The internet is freaking out again over a map that's been shared showing how much ash could fall on Casper if the Yellowstone supervolcano erupted.

I want to emphasize something right from the start. THIS IS NOT NEW. I've seen new shares recently, but this study from the USGS was released back in 2014. It's important that we stick to known facts when it comes to sensational subjects like the possibility of a Yellowstone eruption.

Here's the map that the USGS put together showing how much ash Casper could end up with if Yellowstone were to have a month-long eruption.

USGS

Even though this is not new data, the information is still valid. Casper (along with all of Wyoming pretty much) would be in for a world of hurt if this event ever did take place. We are in the 300 to 1,000 mm of ash area. Now, where did I put my shovel?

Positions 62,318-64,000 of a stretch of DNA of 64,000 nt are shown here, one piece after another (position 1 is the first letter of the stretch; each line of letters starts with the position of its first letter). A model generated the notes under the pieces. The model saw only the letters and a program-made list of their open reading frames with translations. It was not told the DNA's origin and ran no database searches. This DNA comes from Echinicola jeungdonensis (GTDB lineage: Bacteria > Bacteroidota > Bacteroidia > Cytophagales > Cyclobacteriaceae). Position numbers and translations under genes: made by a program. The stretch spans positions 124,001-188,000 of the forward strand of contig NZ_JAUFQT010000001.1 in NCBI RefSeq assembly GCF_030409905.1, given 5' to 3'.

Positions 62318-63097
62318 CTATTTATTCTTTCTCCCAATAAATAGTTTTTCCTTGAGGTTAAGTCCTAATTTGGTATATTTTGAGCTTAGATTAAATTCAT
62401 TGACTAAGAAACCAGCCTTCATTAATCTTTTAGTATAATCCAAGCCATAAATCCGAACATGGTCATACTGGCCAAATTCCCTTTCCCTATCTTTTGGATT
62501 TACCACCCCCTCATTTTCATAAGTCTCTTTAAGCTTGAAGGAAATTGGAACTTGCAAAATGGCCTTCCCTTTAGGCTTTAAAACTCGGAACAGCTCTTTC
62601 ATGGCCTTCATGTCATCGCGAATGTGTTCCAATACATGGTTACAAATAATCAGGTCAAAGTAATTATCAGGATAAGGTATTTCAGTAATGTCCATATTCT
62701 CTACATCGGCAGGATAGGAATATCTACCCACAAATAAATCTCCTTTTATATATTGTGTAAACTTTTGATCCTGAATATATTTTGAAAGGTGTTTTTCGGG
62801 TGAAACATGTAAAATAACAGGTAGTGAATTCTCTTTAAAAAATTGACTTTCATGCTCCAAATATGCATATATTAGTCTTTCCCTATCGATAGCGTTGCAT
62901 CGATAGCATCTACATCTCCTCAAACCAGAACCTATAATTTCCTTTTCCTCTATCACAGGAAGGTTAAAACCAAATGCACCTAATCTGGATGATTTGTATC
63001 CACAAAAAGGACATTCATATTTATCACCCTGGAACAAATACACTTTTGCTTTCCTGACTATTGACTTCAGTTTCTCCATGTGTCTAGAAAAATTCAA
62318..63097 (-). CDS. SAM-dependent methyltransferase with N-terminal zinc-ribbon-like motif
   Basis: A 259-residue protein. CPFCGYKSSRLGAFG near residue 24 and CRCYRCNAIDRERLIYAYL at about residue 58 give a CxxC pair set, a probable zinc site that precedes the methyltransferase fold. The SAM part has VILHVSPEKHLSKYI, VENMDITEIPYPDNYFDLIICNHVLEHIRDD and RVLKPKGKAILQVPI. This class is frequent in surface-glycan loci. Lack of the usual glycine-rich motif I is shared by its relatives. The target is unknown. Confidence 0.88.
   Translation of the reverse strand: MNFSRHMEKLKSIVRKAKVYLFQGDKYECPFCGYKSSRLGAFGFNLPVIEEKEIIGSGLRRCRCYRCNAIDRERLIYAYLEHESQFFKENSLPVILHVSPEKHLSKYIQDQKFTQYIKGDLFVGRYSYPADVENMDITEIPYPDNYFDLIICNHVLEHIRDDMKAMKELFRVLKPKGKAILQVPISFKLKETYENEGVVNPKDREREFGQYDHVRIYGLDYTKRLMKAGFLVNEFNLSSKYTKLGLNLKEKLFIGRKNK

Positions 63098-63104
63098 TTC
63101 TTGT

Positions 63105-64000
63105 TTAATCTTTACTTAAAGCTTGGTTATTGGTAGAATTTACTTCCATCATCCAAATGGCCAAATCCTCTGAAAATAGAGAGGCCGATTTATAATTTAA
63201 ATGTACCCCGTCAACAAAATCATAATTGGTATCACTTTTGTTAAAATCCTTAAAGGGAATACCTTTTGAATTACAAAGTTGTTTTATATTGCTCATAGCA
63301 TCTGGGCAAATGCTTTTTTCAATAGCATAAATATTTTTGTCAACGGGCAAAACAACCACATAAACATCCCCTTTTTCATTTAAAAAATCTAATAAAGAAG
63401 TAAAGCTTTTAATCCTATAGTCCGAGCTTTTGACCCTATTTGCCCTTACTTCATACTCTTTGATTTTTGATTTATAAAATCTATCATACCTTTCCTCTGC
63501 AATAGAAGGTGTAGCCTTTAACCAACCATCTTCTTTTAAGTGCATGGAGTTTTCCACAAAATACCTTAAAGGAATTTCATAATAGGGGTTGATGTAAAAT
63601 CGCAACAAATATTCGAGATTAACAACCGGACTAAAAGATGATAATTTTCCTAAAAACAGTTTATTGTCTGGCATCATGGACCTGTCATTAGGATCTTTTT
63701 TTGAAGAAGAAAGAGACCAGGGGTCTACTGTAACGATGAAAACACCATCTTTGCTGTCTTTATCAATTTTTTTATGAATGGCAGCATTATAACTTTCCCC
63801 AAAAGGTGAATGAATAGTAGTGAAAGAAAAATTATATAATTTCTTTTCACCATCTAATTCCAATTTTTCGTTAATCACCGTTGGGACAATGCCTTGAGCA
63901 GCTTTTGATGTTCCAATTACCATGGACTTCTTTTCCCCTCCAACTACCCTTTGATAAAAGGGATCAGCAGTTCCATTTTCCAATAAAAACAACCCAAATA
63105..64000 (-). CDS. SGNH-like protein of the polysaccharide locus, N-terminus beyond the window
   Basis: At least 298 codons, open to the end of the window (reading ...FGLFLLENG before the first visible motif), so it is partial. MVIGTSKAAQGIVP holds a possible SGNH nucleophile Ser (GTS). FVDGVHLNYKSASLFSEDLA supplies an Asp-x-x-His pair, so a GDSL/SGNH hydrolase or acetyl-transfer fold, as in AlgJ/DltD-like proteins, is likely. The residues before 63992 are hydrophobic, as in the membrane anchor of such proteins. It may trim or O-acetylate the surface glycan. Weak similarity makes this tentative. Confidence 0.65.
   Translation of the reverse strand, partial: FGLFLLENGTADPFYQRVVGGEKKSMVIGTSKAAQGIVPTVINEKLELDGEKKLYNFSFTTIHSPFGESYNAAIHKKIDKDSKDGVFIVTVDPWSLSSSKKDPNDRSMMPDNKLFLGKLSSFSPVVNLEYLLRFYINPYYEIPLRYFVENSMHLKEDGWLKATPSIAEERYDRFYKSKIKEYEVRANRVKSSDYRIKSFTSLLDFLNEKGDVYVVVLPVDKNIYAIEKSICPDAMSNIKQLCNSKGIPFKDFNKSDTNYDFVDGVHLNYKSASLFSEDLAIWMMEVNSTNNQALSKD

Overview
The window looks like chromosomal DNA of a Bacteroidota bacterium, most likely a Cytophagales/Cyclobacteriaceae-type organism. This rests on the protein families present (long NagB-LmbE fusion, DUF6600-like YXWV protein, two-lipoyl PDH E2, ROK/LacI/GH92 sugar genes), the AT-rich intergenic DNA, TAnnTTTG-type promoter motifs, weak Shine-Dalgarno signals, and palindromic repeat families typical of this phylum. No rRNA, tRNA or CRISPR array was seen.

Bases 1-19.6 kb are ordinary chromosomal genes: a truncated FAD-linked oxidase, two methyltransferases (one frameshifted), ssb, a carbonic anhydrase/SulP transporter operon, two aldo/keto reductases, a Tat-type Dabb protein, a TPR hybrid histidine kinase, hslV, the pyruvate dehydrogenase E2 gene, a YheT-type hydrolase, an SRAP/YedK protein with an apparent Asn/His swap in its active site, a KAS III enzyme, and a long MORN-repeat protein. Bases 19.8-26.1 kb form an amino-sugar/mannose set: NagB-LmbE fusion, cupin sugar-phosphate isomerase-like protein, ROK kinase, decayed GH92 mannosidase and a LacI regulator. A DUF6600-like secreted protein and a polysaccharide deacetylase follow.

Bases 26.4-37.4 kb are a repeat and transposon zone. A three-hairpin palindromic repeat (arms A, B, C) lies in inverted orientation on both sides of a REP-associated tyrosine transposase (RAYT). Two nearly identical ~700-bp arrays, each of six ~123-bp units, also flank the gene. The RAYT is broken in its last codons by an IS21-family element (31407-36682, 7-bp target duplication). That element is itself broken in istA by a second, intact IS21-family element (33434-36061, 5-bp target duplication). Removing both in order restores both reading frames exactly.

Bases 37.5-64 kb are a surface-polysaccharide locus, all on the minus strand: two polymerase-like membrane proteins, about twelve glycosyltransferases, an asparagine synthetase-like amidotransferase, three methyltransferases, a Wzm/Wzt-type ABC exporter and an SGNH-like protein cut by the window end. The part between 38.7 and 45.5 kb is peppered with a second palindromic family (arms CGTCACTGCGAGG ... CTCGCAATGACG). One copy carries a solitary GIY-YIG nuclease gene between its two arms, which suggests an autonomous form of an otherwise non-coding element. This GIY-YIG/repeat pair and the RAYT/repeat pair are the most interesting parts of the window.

This map was shared as a part of a large study of what COULD happen. Notice that I didn't say what WILL happen. This is all hypothetical possibilities. They dig (no shovel pun intended) on what the ash fallout might be for a 3-day relatively minor eruption along with multi-month scenarios.

I have to admit that I normally frown when outrageous Yellowstone supervolcano theories start making the rounds again. In this case, it's some solid science that we all need to keep in mind considering how close we live to this monster volcanic system. Just understand that this data is not new even though many of your friends may be sharing it like it is. At least this one is backed up by actual USGS studies and data.

It's worth noting that Steamboat Geyser has erupted 29 times this year (last time I checked) which ties a previous annual record after being dormant for 4 years. That alone makes a little extra Yellowstone supervolcano awareness a good idea.